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Facebook has over 1700 Jobs: Here is How to Get a Job at Facebook

Facebook has over 1700 Jobs: Here is How to Get a Job at Facebook

With 2.13 bil­lion month­ly active users glob­al­ly Face­book is the largest coun­try in the world.  Every month more peo­ple vis­it Face­book than are in Chi­na or India.  Accord­ing to Pew Inter­net over 52% of the entire pop­u­la­tion of the US uses Face­book every day. Those work­ing at Face­book are work­ing for a very glob­al com­pa­ny.  90% of Face­book users are not even locat­ed in the Unit­ed States. With over 25,000 employ­ees and over 1,700 open jobs the com­pe­ti­tion is fierce. But What About Declin­ing Time on the Face­book Site? With the recent change in the con­tent shown in user’s news­feeds and the talk of Social Media addic­tion Face­book has seen some decline in time spent.  How­ev­er with rev­enues of $13 bil­lion dol­lars per quar­ter or over $50 Bil­lion Dol­lars per year, Face­book has plen­ty of resources to draw from to find ways to improve.  They also employ some of the smartest engi­neers in the world. Most like­ly Face­book will find ways to grow their user inter­ac­tions over time that far sur­pass­es what they have now. What do Face­book Employ­ees Real­ly Think about Face­book? Face­book employ­ees like their jobs and their com­pa­ny. 99% of the employ­ees approve of the CEO and…

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Five screens TV, Desktop, Laptop, Tablet, Smartphone, look out Marketers, Future is here!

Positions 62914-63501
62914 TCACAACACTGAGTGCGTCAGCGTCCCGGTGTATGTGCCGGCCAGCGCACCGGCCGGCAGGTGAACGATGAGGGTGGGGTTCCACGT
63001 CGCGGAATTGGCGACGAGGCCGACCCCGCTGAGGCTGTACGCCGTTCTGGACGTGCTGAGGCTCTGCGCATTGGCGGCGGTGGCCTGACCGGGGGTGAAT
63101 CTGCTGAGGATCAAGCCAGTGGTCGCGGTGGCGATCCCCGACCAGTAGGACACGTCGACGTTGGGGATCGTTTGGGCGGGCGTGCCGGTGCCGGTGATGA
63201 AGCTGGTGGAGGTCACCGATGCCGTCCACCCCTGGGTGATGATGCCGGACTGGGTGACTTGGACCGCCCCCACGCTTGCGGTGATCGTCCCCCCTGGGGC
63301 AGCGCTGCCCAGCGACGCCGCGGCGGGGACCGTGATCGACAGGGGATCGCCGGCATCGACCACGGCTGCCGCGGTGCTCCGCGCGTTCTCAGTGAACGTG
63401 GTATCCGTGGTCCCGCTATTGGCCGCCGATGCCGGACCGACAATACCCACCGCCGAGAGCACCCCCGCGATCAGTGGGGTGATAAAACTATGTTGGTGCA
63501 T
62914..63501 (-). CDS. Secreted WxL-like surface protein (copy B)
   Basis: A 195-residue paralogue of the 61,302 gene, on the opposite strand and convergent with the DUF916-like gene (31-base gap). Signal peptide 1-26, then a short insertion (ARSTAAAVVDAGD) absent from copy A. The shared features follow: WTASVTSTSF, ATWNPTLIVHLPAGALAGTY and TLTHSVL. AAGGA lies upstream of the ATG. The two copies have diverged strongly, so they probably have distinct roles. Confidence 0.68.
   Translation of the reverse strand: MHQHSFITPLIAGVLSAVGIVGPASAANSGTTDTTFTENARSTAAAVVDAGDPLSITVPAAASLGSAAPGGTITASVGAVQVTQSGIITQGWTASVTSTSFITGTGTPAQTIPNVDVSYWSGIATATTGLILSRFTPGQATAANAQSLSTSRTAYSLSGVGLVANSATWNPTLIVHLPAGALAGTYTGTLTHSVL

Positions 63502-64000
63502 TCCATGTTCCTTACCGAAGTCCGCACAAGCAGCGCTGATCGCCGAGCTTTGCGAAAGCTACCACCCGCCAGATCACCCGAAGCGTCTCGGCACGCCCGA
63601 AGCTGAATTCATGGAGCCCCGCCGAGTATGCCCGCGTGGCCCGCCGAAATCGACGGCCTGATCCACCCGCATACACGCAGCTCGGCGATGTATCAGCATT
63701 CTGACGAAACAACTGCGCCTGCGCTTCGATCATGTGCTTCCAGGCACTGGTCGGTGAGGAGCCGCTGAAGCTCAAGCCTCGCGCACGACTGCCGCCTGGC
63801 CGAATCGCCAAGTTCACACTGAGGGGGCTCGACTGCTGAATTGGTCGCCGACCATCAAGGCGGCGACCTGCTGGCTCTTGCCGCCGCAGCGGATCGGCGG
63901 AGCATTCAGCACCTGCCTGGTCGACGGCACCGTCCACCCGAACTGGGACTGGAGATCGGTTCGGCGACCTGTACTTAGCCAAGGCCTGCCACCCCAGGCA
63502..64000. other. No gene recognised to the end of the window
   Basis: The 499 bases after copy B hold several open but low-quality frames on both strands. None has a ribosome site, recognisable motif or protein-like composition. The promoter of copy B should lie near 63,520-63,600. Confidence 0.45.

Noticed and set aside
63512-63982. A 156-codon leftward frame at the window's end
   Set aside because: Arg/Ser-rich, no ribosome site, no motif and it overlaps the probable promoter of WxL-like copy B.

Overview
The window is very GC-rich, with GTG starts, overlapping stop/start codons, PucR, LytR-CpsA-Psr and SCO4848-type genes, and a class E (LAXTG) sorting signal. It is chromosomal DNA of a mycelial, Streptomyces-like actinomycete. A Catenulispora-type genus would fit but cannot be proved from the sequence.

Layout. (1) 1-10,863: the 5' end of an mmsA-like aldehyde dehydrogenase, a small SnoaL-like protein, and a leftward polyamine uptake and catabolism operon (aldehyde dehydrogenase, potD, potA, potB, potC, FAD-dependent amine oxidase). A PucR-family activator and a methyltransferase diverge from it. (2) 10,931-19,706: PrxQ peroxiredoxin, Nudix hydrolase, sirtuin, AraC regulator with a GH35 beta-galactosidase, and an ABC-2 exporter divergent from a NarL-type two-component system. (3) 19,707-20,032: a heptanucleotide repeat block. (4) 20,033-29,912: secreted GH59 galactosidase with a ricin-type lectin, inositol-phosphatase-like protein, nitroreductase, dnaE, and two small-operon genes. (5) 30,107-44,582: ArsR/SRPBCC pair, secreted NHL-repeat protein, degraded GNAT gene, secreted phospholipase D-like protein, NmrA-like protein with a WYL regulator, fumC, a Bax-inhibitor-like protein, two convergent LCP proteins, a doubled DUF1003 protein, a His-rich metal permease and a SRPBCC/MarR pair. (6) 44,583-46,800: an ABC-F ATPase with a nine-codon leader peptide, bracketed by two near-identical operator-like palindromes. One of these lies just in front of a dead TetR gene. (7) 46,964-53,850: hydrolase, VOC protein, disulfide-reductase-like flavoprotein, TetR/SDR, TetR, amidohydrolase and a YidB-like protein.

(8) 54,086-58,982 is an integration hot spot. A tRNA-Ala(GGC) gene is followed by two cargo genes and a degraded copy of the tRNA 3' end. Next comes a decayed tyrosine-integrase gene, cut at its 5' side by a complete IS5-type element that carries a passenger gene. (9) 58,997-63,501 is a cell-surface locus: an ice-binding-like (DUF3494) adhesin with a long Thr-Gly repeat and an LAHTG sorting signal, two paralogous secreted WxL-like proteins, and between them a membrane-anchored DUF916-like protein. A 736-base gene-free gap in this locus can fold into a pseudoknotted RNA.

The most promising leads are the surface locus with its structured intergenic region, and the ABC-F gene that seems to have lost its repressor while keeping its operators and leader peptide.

Five screens TV, Desktop, Laptop, Tablet, Smartphone, look out Marketers, Future is here!

There is so much unbe­liev­able and inter­est­ing con­tent out there nowa­days that adver­tis­ers are going crazy try­ing to fig­ure out ways to cap­i­tal­ize on all of it. Cur­rent­ly there isn’t a stan­dard met­ric for a mor­ph­ing view­ing indus­try. There needs to be a sin­­gle-source mea­sure­ment for every pos­si­ble con­tent inter­face, tablet, mobile, stream­ing, etc., with­out it mar­keters are going to have a hell of time. Adver­tis­ing is in a dire need to rede­fine what TV is. TV net­works throw back at least %50 of their rev­enue to pro­duce orig­i­nal pro­gram­ming, they real­ize that stream­ing is huge for their TV audi­ences and brands. Let’s not for­get how the new prac­tice of binge TV watch­ing has set record break­ing results for new pro­grams and sport events. Net­works have kept on top of the chang­ing medi­ums for view­ing the mate­r­i­al, wher­ev­er and when­ev­er and by doing so have seem surges in view­er­ship. Stream­ing is a brand builder for TV, it cre­ates fans, new and old, gets peo­ple engaged, espe­cial­ly when adding social net­work­ing into the fray. Mind you a lot of these stream­ing ser­vices don’t do the adver­tis­ing thing, but mar­keters always seem to fig­ure out way to sneak in there. It’s crit­i­cal…

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Why is Hipstamatic back, and why should you even care?

Why is Hipstamatic back, and why should you even care?